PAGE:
10 Lawn Care Tips for Grass in New Jersey

Who doesn’t like a nice lawn?  Having a desirable lawn not only makes a house more enjoyable, it will also raise the property value.  Unfortunately, the key to success is not just a few steps.  Grass is sensitive and many factors may influence how the lawn will thrive. Put your best foot forward, live by these lawn care tips.

1. Have Your Soil Tested

Results of a lawn care program could be night and day by just knowing what your soil needs.  Earlier the soil is tested, the better you are off, but it is never too late to have the soil tested.  Not everything works quickly.  For instance, lime could take 6 months to fully raise the soil pH just from one application.  Sometimes multiple applications are needed.  If two applications are needed, then you could be looking at more than a year to correct the soil pH.

For all of us, having annual check-ups are important.  Prior to doctors establishing a course of action, a blood test is often required.  Grass is no different and in ways, soil could be compared to blood.  Knowing what your soil needs and having the correct levels, is crucial in having a beautiful lawn, just like our health.  Whether you are maintaining a nice lawn or establishing one, know what your soil needs!

Fertilizer is a waste of time and money if the soil is too acidic.This is why soil pH is most important factor to grass health.  Nutrients are not available to grass if the pH range is not optimum.  Weed controls won’t even work properly. 

For grass, very slightly acidic soil is desired, a soil pH of 6 is best.  Any pH lower than 6 will start to cause issues.  A pH of 6.5 is still good, closer to 7 is when is starts to get too high.  Since New Jersey is a region that receives significant rainfall, Jersey soil tends to be acidic.

Having soil tested by a lab would have the most accurate results.  When sending soil to a lab to get tested, take a sample from the worst parts of the lawn.  Poor growth areas should get special attention when addressing deficiencies in the soil.  Multiple samples can be used, but just enough for a snack bag, about 2 cups of soil.  Properly fill out the questionnaire with the soil sample, since recommendations will fluctuate based on the answers.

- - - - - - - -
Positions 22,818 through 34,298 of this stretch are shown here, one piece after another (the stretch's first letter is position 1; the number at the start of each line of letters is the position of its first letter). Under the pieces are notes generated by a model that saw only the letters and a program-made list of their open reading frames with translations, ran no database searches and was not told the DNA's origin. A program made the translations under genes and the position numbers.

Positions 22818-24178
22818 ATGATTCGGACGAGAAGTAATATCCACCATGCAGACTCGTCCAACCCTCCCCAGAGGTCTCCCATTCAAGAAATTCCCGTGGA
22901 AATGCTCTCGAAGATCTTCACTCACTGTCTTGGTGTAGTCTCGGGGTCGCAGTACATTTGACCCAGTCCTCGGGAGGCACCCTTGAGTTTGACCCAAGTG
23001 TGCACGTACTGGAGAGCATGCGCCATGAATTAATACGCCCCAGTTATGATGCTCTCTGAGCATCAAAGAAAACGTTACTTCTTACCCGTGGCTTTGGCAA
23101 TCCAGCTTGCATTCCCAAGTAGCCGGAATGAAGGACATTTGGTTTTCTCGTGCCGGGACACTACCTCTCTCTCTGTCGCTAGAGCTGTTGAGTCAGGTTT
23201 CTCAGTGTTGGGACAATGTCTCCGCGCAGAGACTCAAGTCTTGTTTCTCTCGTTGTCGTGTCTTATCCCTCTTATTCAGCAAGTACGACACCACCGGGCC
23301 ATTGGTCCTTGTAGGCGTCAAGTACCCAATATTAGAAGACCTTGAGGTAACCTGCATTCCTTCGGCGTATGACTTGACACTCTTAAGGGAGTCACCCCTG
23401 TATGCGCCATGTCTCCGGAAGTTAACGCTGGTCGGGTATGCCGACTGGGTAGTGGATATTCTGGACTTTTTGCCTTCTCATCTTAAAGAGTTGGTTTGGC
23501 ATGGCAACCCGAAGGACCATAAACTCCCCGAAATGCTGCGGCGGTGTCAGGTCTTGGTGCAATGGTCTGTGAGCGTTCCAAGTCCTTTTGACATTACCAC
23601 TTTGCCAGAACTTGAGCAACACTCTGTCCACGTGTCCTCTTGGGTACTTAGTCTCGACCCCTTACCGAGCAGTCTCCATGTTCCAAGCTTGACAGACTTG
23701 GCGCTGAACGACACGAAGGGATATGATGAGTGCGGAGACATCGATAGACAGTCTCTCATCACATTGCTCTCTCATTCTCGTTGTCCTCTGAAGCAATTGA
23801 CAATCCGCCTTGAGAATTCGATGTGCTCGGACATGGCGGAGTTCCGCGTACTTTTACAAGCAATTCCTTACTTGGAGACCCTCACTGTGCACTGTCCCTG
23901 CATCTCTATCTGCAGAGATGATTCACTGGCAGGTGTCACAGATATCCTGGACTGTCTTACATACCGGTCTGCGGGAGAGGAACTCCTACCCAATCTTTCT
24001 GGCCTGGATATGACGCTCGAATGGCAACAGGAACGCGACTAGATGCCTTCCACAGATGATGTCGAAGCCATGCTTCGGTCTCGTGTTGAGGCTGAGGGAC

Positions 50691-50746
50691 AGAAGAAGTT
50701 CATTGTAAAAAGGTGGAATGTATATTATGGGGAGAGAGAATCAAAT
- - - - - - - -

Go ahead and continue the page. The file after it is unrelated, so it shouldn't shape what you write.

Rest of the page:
2. Know Your Enemy

Weeds are often seasonal and could point out certain issue with the lawn.  Not only selecting the right herbicide is important in controlling weeds, but knowing why this particular weed is growing could help prevent future problems.  Weeds often grow for a reason.  Whether it is excessive water, lack of nutrients, or drought, weeds can tell you exactly what the problem is.

Knowledge and experience are often required.  Knowing the possible problems that can arise from drainage, rainfall, insects, disease, among other issues is mandatory, depending on the property.  Don’t worry, we are here to help!  contact us

3. Taller the Grass, Deeper the Roots

Don’t under estimate common practices.  Mowing, the height the grass is cut, can influence grass dramatically come summer time.   The more establish the grass roots are, the more durable the grass will be.  Taller grass will promote deeper root growth, making grass stronger and taller grass will make it harder for the sun to cause heat stress.

4. Mulch Grass Clippings

Grass clippings will not increase thatch, instead it will add organic matter and nutrients to your soil.

5. When Watering, Make Sure the Spray Pattern is Effective

Inground sprinkler systems need to be properly maintained and adjusted annually.  A slight imperfection will be noticed during drought conditions.